Each photographer has a moment when he wants to photograph something unusual or to photograph in some interesting way, then he begins to look for new methods and try things out – this is the most important stage in his professional advancement. Infrared photography is an excellent ‘testing area’ for experiments.
Infrared photographs have a special originality and attention value that ordinary photography does not have. Fantastic photographs allow you to look at many things from a different angle and think about how we could live in such a world? How would we take the world if we could see rays beyond the visible spectrum?
The fact is that infrared photography has been actively used in various narrow-focused fields for more than 100 years: in aerial photography, geodesy, physics, astronomy, criminalistics, medicine and archival work in museums. If other types of film were weak, infrared emission helped to detect paint films on paintings, chemically etched ink on documents, and so on.
For example, railway personnel in Germany use infrared cameras to monitor rails, as they can clearly see masked cracks and or other faults. Dentists also diagnose cracks and other defects using infrared rays.
At the same time, photographs taken with infrared photography are very surreal. For example, green grass and foliage are snow white, water and sky are deep dark, and hot summers turn into cold winters.
Infrared photography is basically used in landscapes – both urban and natural landscapes with an abundance of skies, foliage and space. The unique beauty of infrared photography is that it can capture the same scenes as in natural light, but it presents them with a new mood and feeling. This is a great way to see the world wrong side out, the most ordinary things in an unusual color, and even what is beyond the visible.
The unusual effects seen in infrared photographs have to do with the amount of infrared light that different materials can reflect. For example, green foliage, practically the entire spectrum of water and the sky, absorb much more of their infrared rays. Therefore, foliage and needles in infrared photographs are white, as if in snow or covered with hoarfrost, and the sky and water are very dark. This phenomenon has been called the Wood effect, and this is not because of the analogy with the forest, but in honor of the photographer Robert Wood. In 1910, he was the first photographer to present the first infrared photographs to the public, made with a special experimental film.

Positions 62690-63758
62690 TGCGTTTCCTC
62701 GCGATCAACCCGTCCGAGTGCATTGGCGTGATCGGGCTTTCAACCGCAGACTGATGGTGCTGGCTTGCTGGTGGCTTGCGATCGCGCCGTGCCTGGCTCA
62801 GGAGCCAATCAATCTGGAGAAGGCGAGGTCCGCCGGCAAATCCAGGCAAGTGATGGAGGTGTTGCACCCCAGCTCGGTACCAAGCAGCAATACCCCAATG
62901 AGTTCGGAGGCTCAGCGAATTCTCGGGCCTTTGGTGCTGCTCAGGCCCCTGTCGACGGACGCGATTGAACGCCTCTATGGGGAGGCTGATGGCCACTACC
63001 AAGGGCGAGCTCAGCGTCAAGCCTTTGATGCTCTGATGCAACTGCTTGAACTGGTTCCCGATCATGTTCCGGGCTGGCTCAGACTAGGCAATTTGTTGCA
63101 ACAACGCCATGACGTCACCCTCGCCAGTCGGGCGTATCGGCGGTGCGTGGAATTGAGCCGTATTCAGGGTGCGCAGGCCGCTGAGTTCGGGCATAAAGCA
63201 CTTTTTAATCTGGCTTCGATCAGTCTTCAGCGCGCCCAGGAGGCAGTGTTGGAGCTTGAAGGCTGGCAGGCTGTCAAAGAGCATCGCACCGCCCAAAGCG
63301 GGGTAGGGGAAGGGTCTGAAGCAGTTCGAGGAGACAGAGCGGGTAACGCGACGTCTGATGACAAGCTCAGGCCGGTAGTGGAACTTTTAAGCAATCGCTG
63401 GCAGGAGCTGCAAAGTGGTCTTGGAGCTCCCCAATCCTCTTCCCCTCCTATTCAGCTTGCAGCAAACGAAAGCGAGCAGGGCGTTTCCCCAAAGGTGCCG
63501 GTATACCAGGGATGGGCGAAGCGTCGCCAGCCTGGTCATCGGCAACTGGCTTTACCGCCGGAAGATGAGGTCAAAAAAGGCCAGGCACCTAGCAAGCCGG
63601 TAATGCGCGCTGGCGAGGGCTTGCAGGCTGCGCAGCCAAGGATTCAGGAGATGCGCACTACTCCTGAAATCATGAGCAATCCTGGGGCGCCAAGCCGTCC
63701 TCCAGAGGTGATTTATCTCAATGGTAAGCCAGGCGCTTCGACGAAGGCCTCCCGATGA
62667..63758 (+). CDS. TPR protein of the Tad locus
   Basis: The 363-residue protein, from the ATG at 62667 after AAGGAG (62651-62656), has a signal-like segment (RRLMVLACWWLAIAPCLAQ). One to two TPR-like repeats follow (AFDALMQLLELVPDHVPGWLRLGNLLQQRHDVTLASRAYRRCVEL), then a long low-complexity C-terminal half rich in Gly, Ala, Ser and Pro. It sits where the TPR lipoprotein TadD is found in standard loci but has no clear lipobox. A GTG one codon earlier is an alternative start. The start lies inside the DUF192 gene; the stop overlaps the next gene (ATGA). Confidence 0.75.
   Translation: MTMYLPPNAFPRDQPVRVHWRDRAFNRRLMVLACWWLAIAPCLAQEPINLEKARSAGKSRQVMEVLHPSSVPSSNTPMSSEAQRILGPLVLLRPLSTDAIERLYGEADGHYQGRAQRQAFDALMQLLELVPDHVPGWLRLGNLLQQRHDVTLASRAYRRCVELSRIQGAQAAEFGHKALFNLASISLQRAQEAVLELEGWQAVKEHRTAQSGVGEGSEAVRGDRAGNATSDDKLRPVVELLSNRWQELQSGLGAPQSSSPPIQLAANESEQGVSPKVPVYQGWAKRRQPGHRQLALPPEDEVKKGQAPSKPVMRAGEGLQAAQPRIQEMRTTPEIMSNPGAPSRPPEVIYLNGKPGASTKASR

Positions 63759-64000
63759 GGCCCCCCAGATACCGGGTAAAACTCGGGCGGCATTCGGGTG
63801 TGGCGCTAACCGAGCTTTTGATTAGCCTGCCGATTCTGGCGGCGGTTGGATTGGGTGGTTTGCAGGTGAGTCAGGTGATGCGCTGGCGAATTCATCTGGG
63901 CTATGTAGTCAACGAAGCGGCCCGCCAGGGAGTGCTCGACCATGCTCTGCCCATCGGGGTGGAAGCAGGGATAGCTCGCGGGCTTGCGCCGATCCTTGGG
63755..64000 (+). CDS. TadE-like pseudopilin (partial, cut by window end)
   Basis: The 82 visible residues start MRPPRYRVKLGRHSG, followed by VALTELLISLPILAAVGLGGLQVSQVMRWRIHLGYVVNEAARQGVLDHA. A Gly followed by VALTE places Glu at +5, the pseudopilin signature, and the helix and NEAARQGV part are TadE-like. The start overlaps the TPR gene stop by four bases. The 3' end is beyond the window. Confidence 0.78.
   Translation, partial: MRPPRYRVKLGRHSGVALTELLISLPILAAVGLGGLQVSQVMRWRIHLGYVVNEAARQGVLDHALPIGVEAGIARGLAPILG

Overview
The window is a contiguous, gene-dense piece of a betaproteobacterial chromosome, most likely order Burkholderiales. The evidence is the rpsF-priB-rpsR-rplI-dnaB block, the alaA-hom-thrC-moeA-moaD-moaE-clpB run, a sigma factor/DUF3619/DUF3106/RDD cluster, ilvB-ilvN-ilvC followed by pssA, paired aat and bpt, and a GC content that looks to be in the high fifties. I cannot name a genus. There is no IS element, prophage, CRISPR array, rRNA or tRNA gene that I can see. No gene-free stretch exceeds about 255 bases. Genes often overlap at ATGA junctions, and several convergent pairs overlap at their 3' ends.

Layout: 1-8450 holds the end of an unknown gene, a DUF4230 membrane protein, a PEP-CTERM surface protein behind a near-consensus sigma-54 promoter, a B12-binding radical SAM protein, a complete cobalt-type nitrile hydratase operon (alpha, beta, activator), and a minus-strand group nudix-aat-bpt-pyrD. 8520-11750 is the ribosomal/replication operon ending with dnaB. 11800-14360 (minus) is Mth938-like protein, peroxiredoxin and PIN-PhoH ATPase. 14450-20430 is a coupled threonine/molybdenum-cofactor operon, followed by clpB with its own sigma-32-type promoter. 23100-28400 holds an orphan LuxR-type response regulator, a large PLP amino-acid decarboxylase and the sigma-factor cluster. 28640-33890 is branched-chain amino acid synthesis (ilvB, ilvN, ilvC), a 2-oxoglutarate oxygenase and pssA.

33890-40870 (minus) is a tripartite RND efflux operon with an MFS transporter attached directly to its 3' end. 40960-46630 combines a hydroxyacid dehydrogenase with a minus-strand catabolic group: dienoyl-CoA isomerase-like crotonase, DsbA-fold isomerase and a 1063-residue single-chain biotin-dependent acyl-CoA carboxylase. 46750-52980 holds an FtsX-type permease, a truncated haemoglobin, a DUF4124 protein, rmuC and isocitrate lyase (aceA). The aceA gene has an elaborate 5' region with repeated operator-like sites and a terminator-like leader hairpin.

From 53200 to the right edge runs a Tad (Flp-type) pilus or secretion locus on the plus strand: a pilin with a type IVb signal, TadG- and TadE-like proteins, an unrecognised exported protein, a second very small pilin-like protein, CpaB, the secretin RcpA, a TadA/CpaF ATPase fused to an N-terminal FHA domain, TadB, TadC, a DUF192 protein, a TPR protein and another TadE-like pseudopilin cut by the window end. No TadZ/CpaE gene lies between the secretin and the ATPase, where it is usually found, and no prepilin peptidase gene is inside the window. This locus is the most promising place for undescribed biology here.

However, it is not always easy to imagine the future photography in the infrared spectrum. This is the unknown effect in such taking photos – you never know what you will finally get. It is like photographing on film, when the result can be known only after it has been developed.
Infrared photography is a great opportunity to experiment and realize your creative ideas.
Shooting in the infrared range seems to open up another reality for us. I was attracted by a photograph taken in infrared rays, with its unusualness, fabulousness and artistry. If you are interested in learning more about the history of infrared photography, or want to quickly learn how to shoot, you can write to me or enroll in my photography course.